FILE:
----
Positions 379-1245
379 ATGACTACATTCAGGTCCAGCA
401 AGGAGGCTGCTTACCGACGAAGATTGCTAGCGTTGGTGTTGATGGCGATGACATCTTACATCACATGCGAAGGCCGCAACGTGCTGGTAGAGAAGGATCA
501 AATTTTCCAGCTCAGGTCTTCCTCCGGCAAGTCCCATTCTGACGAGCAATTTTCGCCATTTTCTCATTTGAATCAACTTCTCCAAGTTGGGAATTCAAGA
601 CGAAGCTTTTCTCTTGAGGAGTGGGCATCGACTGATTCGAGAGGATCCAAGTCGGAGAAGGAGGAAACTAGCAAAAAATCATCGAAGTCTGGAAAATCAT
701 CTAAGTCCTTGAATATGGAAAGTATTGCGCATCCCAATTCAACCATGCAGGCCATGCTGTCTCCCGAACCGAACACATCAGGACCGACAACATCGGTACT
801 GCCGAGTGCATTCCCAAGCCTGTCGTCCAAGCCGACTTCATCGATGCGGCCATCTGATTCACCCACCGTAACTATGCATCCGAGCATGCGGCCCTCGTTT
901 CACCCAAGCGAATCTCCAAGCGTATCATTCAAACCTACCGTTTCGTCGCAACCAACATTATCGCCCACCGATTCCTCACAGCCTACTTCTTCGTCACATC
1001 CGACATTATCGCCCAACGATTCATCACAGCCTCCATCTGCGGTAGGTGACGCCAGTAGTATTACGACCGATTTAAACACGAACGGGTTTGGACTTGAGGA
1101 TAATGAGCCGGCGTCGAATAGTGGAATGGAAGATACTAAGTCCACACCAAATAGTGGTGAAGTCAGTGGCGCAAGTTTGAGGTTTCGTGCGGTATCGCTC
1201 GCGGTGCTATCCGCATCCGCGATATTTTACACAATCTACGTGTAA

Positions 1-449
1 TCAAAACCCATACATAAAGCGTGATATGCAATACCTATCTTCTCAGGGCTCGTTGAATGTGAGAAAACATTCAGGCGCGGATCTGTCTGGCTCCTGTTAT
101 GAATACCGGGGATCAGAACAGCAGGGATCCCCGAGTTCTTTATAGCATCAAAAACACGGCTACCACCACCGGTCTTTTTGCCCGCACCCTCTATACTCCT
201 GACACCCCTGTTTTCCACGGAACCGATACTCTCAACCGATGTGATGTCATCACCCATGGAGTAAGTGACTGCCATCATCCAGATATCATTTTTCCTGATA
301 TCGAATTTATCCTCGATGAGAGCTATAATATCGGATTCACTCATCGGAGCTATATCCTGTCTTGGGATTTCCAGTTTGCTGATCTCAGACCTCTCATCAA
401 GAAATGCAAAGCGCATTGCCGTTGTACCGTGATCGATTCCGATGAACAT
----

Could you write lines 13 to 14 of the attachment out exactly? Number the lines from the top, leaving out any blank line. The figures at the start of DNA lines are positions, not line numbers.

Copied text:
1 TCAAAACCCATACATAAAGCGTGATATGCAATACCTATCTTCTCAGGGCTCGTTGAATGTGAGAAAACATTCAGGCGCGGATCTGTCTGGCTCCTGTTAT
101 GAATACCGGGGATCAGAACAGCAGGGATCCCCGAGTTCTTTATAGCATCAAAAACACGGCTACCACCACCGGTCTTTTTGCCCGCACCCTCTATACTCCT